Representing Multiculturalism in Comics and Graphic Novels
Fig. 1. Representing Multiculturalism in Comics and Graphic Novels. Courtesy of Routledge, 2014.

Routledge published a new book titled "Representing Multiculturalism in Comics and Graphic Novels" edited by Carolene Ayaka and Ian Hague.

Publication Data

Ayaka, Carolene & Hague, Ian (Eds.). Representing Multiculturalism in Comics and Graphic Novels. Routledge, 2014. ISBN: 978-1-13-802515-8.

Description

Multiculturalism, and its representation, has long presented challenges for the medium of comics. This book presents a wide ranging survey of the ways in which comics have dealt with the diversity of creators and characters and the (lack of) visibility for characters who don’t conform to particular cultural stereotypes. Contributors engage with ethnicity and other cultural forms from Israel, Romania, North America, South Africa, Germany, Spain, U.S. Latino and Canada and consider the ways in which comics are able to represent multiculturalism through a focus on the formal elements of the medium. Discussion themes include education, countercultures, monstrosity, the quotidian, the notion of the ‘other," anthropomorphism, and colonialism. Taking a truly international perspective, the book brings into dialogue a broad range of comics traditions.

Table of Contents

Introduction
Part I: Histories and Contexts
1. Multiculturalism Meets the Counterculture: Representing Racial Difference in Robert Crumb’s Underground Comix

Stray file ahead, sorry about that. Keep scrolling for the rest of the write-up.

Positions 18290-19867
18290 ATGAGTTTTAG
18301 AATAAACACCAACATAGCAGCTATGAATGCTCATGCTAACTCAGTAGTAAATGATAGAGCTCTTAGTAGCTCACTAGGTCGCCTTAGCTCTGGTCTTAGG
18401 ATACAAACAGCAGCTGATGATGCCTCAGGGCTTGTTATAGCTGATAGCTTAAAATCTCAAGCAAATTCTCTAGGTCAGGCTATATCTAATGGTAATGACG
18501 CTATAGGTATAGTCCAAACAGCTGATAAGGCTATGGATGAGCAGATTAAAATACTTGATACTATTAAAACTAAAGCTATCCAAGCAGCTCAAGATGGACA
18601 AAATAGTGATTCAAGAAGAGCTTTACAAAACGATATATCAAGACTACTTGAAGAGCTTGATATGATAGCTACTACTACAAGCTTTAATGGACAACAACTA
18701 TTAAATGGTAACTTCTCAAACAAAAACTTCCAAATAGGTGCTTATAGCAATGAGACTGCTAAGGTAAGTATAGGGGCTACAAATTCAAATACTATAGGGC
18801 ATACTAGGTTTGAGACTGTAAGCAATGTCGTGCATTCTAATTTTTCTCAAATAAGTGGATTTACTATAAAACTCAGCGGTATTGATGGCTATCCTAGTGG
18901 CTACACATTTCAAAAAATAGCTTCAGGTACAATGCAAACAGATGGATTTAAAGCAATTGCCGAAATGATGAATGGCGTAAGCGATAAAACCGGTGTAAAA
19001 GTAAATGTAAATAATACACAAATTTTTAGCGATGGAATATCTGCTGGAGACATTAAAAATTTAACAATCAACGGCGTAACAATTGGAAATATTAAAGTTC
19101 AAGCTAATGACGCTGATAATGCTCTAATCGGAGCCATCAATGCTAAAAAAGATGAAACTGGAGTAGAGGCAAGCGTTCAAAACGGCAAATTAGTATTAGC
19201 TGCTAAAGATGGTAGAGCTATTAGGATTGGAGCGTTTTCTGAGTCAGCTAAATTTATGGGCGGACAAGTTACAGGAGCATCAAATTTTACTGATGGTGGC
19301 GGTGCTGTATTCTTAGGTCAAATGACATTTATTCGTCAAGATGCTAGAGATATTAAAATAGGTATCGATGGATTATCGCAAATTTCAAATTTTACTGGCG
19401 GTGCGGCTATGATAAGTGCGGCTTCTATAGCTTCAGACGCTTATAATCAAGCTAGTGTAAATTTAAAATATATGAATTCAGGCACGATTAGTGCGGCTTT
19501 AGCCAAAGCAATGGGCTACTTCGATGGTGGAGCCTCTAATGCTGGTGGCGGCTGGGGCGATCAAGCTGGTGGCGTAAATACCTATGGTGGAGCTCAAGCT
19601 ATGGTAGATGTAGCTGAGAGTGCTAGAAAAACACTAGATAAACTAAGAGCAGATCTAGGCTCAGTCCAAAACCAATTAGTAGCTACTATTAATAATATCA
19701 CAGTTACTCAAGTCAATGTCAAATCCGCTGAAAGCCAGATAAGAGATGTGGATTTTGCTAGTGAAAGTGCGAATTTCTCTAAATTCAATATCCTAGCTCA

2. The Impact of Latino Identities and the Humanizing of Multiculturalism in Love and Rockets
3. The Presidential Penis: Questions of Race and Representation in South African Comic and Satirical Art
Part II: Depicting Difference
4. Recognition and Resemblance: Facture, Imagination and Ideology in Depictions of Cultural and National Difference
5. ‘Badgers? We don’t need no steenkin’ badgers!’ Talbot’s Grandville, Anthropomorphism and Multiculturalism
6.The Image of the Foreigner in Historical Romanian Comics under Ceauşescu’s Dictatorship
Part III: Monstrosity and Otherness
7. The Monster Within and Without: Spanish Comics, Monstrosity, Religion, and Alterity
8.Colonialist Heroes and Monstrous Others: Stereotype and Narrative Form in British Adventure Comic Books
9. Set Pieces: Cultural Appropriation and the Search for Contemporary Identities in Shōnen Manga
Part IV: Challenging Assumptions
10. Narrative Exploration against Mentality Issues: Indirect Education for Multiculturalism in Tintin
11. Embracing Childish Perspective: Rutu Modan's A Royal Banquet With the Queen
Part V: Case Studies
12.An Innocent at Home: Scott Pilgrim and His Canadian Multicultural Contexts
13.The Lower East Side as Mishmash of Jewish Women’s Multicultural Images in Leela Corman’s Unterzakhn
14. They All Look Alike? Representations of East Asian Americans in Adrian Tomine’s Shortcomings and Scenes from an Impending Marriage
15. Tulips and Roses in a Global Garden: Speaking Local Identities in Persepolis and Tekkon Kinkreet

About the Authors

Carolene Ayaka has a doctorate in social policy from the University of Chichester. She did her MA in Gender studies and diversity at the University of Bradford. Her main area of interest is identity; how it is theorised and presented as well as its negotiations and diverseness (thus far having mainly focused on African female identity). Her interest in comics stems from her enjoyment of exploring how they are used to represent and translate people’s everyday lives and imagined lives.

Ian Hague is the director of Comics Forum (http://comicsforum.org), an academic organization that promotes the study of comics and related forms. He is the author of Comics and the Senses: A Multisensory Approach to Comics and Graphic Novels (Routledge 2014) as well as various articles and reviews, and he holds a PhD from the University of Chichester. He can be found online at www.ianhague.com and on Twitter@drianhague.

To order the book online visit the Routledge website.